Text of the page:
YES, SHE IS MY MOTHER
The letter arrived in the mail. Mother remembered to put in her hearing aids, opened up our electric garage door and trudged down the big driveway to the mailbox.
The usual junk. Ads for new windows from Window Wizards, Clipper Coupons, and pleas for donations from the likes of the Southern Poverty Law Review, Robert Redford asking you to check off how much you wanted to give the Sierra Club. How about $10,000?
Mother placed her walker “just so” on the mottled driveway, which needed to be repaved. Tiny weeds grew out of the cracks.
“How do? Mrs. Reed,” called Mailman Dante across the street.
“Hanging in there,” she called. She waved which almost toppled her over. Her balance was still good. Long ago, she was a gymnast in the Olympics.
Who knew the hidden secrets we all possess?
After reading the mail, she passed out in the street.
Mailman Dante had been asked to do many things not on his official job description. He comforted a woman who could not stand her new baby telling her his own wife had suffered from that and she needed to see a good doctor.
Another woman asked him what to do about raccoons living in her attic.
“I’m so afraid they’ll crash through into my living room.”
He told Mrs. Willoughby to call Wildlife Pro and they’d be out within a day or two.
“Mrs. Reed, Mrs. Reed,” he said softly. Her mouth was open, her white hair a mess, and she could indeed have been dead. He took the liberty of reading the letter clutched in her hand.
On Marine Corps stationery with a golden eagle and wings was a note stating her son, Colonel Kyle Johnson Reed, had been killed in Afghanistan, but more they could not say in a letter.
She would personally be visited by two Marine Corps officers.
Dante, the first African-American mailman on their street, brought Mrs. Reed, or Janice as he knew was her first name, safely back into the house – she had revived as he half-carried, half – well, dragged – her into her enormous home.
And then into her bedroom on the first floor.
Not that it mattered, but houses on Glenmore Road in Huntingdon Valley, Pennsylvania, were great tippers at Christmas time.
“Dante, I can’t thank you enough,” said Mrs. Reed. “One favor please. See that green and white shawl across the room…”
“Not a problem, ma’am,” he said, covering her over.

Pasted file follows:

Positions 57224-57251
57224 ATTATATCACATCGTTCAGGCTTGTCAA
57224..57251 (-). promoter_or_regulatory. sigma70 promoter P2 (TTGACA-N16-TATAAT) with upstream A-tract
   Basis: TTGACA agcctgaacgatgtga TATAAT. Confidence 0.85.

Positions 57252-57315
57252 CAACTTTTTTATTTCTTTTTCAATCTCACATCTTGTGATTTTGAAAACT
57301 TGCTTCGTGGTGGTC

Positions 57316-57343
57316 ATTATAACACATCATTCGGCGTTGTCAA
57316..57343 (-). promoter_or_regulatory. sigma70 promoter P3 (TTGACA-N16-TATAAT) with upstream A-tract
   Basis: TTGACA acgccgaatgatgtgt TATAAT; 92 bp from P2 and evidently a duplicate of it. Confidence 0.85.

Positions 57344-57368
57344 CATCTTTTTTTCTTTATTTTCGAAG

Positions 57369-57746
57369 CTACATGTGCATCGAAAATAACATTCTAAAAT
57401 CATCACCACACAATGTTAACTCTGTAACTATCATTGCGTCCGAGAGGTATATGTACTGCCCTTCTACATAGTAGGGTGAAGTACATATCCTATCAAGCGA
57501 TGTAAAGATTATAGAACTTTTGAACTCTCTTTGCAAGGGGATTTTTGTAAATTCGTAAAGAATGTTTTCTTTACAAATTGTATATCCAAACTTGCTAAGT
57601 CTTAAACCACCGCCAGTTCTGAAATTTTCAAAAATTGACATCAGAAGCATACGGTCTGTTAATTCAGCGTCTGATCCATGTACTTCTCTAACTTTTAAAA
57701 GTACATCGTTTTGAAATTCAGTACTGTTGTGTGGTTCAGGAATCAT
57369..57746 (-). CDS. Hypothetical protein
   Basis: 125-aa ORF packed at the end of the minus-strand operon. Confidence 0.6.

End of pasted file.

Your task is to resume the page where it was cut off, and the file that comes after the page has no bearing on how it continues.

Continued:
“You are a good man,” she said, closing her eyes.
Slow tears squeezed between her eyes.
“Dear Lord,” she prayed. “Say it isn’t true. Say it isn’t true. And help me get through this latest travail.”
She was not young. She would be celebrating her ninety-first birthday this very month, February. And that damned son of hers was – what? – sixty five.
She prided herself on living alone. Her burglar alarm made her feel safe. But should anyone come in, she wouldn’t hear them, as she did not sleep in her hearing aids. They itched.
Putting on her reading glasses, she read that the two Marines would come by between 2 and 6 pm.
The hell you will. You will never find me. Never.
She allowed herself to lie there for five more minutes, hearing the ticking of the clock in her bedroom. As always, when she looked in the mirror, she was appalled.
She hobbled into one of three walk-in closets, reached up up up and pulled down a box. There it was. A lovely wig. First, she put on the “stocking cap” and then carefully fitted her curly red wig on top.
Mrs. Reed selected a packet of cut apples and soft cashews and put them into her back pack.
Why, I’ll look like a teenager coming home from school.
She laughed and proceeded with her plan.
She did have a plan, but didn’t realize it.
Selecting some peppermint Tic-Tacs before she left home, she steered her walker down the street to the widower’s house. Like her, he didn’t own a car. Elderly people were not allowed, by their families, to own cars.
How would she make it up his hilly driveway.
By grit. The same grit my Colonel Kyle Johnson Reed used in that goddamned Afghanistan.
She rapped on the side door.
“Hold on,” said a voice. “I’m not in the New York City Marathon, you know.”
She stood waiting in her gorgeous red curly wig.
“Why, hello, Mr… “
“Just call me, Russell,” he said. “Come in, come in.”
Before she did, she stooped down and picked a yellow chrysanthemum still blooming in February. She sniffed it.
“A very pungent smell,” she said. “Like an over-ripe banana.”
They both laughed and in she went.
And didn’t leave for two whole weeks.